We knew each other on Facebook and through the forums, but actually we met on a film set, because we both do a bit of film and TV extra work. So we met on the set of a Brad Pitt film set in Afghanistan. We were limbless soldiers on a film set. We just bonded from there, really. We’re both like-minded guys, very outgoing, and like to be in the public eye.


Did you go into this thinking you’d be held back because of your physical disabilities, or that you’d be at an advantage because of your military training?

You’re right, it was a double-edged thing. We were worried that they’d see our backgrounds and focus all their efforts on catching us. And with a few of the hunters being ex-military, they would know how we would operate. But we used some of our old skills – camming up, hiding in the woods, living off the land, catching rabbits, really getting into it. That was where we felt our safest, hiding in the forest. And we had everything planned down to a tee.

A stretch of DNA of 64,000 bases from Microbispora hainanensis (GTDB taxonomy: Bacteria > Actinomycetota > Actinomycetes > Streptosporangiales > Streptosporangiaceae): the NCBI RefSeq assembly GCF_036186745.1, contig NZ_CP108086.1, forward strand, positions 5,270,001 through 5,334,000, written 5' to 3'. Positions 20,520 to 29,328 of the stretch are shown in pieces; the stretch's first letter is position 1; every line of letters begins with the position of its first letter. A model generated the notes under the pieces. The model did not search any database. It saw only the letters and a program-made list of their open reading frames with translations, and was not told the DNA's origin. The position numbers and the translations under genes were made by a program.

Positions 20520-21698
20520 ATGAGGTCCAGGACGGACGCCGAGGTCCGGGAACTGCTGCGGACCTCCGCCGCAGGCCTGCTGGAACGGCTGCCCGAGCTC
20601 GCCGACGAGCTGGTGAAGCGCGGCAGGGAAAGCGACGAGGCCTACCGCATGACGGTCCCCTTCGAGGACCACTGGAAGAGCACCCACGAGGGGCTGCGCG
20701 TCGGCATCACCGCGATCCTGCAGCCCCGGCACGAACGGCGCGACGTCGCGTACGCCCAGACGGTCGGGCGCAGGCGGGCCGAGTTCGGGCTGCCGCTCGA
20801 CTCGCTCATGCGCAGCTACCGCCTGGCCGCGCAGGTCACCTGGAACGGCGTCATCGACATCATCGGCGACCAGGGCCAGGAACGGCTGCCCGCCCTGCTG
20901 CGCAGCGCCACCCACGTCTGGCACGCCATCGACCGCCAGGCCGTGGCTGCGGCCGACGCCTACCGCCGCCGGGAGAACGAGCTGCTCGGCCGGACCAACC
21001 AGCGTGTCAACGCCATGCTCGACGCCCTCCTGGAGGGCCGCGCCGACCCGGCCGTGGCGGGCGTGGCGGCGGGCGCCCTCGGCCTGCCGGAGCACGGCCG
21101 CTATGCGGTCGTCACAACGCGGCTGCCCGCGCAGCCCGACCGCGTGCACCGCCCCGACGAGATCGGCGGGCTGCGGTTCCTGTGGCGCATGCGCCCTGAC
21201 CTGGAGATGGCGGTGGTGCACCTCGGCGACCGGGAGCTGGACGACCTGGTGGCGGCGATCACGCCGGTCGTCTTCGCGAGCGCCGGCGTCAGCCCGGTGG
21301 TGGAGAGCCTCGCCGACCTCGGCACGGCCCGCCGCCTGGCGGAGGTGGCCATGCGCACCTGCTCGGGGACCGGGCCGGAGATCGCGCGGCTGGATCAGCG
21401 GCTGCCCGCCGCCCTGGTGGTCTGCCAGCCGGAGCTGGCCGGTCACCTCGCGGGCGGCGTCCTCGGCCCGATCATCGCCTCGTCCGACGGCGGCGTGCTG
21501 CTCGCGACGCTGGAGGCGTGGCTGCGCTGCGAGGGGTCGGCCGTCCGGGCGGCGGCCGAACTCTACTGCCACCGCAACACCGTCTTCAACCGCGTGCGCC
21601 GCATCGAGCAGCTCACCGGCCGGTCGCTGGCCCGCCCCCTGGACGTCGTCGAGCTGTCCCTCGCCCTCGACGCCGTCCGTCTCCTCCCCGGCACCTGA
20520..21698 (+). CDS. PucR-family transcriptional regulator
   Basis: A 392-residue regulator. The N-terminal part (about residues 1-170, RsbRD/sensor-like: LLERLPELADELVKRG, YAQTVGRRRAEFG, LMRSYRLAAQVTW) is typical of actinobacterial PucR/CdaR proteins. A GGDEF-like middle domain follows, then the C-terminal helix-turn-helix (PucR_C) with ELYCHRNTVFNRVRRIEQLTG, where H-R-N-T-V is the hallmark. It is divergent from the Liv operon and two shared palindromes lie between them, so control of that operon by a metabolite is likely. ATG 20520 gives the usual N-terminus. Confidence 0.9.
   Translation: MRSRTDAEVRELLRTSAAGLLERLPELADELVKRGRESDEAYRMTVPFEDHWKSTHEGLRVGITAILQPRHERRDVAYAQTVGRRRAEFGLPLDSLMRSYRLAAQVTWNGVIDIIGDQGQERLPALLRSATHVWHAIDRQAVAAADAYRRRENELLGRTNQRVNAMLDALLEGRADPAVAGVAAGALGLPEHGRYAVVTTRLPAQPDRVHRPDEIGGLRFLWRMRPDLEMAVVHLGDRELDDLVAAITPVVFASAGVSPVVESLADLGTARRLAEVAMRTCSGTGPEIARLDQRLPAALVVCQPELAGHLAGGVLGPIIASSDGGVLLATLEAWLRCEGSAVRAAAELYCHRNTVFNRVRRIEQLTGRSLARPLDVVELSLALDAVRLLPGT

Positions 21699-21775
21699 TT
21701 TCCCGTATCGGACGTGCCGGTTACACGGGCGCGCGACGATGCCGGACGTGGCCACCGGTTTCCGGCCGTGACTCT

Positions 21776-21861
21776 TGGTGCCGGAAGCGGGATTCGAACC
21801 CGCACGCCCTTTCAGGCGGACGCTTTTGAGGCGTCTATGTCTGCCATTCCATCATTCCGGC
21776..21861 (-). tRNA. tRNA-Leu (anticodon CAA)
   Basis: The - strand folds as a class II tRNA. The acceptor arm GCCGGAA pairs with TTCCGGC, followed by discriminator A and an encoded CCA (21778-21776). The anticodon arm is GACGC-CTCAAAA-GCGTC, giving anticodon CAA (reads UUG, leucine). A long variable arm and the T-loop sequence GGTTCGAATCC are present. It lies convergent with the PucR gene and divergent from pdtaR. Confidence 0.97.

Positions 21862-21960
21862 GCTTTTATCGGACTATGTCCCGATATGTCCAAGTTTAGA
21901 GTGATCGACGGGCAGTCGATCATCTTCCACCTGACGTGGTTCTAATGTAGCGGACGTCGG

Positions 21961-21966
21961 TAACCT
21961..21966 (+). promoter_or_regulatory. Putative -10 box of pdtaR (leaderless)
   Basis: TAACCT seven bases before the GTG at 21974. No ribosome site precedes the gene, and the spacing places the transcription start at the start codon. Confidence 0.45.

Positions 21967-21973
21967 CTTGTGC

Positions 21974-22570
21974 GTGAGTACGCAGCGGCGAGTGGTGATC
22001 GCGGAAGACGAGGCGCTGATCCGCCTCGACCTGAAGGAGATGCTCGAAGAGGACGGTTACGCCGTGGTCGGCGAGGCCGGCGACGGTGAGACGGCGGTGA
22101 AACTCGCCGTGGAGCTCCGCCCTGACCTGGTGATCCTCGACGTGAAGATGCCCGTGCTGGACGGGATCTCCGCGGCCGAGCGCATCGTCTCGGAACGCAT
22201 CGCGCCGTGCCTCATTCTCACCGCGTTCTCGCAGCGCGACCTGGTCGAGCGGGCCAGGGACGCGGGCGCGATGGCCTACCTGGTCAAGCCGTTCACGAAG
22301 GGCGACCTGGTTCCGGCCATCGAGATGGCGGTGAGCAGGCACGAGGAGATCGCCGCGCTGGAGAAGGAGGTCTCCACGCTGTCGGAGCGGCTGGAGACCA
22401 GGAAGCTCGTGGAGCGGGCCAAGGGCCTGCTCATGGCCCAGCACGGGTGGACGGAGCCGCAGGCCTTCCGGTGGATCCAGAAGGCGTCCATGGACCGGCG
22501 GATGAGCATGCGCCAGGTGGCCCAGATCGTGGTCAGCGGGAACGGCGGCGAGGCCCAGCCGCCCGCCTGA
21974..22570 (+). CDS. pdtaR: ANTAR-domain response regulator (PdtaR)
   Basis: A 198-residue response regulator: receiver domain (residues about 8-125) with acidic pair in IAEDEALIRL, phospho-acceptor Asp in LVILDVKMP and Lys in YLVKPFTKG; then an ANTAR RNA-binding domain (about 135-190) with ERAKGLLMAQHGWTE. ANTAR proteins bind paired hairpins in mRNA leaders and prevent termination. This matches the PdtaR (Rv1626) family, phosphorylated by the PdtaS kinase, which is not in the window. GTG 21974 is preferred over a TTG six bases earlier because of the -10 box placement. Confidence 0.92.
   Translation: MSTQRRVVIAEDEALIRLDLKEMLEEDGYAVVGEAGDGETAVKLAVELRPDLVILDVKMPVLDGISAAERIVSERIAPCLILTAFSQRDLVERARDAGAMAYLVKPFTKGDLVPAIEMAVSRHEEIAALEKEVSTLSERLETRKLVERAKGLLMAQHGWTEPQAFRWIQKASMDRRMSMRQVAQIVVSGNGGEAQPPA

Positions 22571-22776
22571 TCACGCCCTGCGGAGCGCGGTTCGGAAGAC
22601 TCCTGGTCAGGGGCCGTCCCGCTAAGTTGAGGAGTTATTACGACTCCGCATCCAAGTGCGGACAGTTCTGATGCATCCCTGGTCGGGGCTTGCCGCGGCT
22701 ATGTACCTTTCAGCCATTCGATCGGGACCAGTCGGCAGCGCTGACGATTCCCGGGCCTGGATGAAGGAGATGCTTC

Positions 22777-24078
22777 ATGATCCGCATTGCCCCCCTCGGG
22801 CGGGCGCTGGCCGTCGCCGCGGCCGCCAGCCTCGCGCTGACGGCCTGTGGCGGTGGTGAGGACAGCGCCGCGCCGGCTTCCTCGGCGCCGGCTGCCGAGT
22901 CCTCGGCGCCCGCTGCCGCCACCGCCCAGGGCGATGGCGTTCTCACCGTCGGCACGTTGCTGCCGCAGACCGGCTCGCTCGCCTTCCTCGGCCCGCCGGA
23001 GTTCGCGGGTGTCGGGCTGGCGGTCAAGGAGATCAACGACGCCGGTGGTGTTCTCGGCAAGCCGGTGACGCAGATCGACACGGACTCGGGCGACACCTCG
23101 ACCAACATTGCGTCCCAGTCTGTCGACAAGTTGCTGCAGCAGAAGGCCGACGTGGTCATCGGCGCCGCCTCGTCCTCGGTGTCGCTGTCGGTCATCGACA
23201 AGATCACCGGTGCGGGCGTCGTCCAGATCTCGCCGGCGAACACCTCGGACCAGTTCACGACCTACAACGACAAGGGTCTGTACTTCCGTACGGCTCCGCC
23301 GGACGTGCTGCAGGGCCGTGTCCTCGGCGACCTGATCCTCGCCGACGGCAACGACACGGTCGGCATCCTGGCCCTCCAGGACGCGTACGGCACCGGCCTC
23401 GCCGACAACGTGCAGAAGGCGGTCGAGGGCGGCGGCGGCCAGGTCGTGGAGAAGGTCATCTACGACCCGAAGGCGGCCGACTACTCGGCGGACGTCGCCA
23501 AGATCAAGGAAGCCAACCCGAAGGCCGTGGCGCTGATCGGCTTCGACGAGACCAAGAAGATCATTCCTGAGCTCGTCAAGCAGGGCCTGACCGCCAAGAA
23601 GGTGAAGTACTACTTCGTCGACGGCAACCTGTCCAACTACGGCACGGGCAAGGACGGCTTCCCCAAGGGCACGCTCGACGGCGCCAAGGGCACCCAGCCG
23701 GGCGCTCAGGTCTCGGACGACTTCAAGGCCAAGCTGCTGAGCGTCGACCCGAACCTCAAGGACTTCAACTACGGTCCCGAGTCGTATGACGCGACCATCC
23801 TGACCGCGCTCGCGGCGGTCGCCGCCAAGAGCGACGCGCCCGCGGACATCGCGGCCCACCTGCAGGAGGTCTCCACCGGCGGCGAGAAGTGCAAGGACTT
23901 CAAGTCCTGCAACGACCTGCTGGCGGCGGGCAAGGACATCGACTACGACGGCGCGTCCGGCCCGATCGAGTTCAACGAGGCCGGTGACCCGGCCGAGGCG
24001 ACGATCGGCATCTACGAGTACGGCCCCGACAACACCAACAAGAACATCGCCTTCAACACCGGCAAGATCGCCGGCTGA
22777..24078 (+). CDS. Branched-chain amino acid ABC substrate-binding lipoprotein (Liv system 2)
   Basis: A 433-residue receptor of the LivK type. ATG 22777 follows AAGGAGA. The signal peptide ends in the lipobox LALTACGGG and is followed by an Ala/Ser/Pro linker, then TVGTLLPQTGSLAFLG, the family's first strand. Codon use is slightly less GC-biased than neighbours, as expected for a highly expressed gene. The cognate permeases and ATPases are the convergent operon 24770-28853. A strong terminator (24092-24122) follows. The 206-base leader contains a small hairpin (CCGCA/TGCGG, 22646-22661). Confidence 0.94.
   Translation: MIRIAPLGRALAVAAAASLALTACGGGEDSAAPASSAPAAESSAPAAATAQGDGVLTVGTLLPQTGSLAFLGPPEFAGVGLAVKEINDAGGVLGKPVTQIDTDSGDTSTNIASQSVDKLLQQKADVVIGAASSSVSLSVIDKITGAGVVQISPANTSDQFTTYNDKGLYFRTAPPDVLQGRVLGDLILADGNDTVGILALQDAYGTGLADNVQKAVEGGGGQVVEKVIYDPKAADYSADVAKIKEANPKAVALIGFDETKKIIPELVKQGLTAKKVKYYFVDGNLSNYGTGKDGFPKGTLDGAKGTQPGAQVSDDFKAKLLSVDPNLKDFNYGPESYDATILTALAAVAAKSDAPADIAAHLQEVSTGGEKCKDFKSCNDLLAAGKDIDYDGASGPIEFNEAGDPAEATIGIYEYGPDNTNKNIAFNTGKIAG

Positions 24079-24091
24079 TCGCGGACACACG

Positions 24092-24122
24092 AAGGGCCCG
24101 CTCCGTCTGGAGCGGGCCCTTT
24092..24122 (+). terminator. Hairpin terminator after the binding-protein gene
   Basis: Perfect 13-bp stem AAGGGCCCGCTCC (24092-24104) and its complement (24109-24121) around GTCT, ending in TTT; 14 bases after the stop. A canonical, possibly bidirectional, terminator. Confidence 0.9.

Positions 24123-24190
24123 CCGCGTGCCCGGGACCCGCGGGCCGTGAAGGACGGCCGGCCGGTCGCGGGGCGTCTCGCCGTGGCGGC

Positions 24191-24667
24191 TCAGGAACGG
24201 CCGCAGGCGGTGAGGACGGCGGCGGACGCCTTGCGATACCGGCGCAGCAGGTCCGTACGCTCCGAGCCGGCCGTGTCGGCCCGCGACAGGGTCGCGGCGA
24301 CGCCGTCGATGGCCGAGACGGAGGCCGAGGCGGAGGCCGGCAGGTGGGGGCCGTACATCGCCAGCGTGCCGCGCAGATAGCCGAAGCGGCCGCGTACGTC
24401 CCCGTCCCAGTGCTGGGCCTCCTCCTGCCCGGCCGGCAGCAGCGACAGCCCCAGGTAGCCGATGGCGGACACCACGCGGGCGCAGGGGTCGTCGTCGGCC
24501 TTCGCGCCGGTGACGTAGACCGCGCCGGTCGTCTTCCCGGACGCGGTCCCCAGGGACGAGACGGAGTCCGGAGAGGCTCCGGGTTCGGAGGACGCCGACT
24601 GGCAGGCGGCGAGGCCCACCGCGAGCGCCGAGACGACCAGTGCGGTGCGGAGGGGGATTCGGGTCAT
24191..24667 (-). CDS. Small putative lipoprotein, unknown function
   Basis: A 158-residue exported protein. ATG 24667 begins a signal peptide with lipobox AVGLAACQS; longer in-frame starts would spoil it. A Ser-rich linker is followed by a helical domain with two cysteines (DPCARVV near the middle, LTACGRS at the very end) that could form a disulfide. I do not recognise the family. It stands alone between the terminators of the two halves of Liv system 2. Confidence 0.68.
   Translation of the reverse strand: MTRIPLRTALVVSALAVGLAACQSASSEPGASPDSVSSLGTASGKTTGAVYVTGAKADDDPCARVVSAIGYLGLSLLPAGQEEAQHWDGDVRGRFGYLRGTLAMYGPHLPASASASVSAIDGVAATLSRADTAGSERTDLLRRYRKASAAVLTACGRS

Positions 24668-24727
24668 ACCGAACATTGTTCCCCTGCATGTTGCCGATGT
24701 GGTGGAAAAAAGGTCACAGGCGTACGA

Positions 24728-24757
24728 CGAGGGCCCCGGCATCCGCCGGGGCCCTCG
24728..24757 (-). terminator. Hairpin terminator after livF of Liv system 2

Was the experience what you expected it would be like?

Psychologically it was a massive challenge, because a lot of it was about psychologically outwitting your opponent. Jez and I were trained for a physical enemy, a man with a gun coming at us. But the enemy we were up against here was the state – technology, people. And one of our biggest enemies was people who were trying to help us out. People on the way could easily drop you in it inadvertently. The first thing they’d do would be grab their mobile phone, which doesn’t help you one bit.


Did you become paranoid, seeing hunters around every corner, and potential betrayal from everyone you met?

Definitely. The first 48 hours we went to an area I know well, and it felt alien to me. In the first few days on the run we didn’t get much sleep. There was a bit of sleep deprivation. Often we were in some pretty uncomfortable places. And the weather wasn’t good –it actually snowed the first day we were on the run.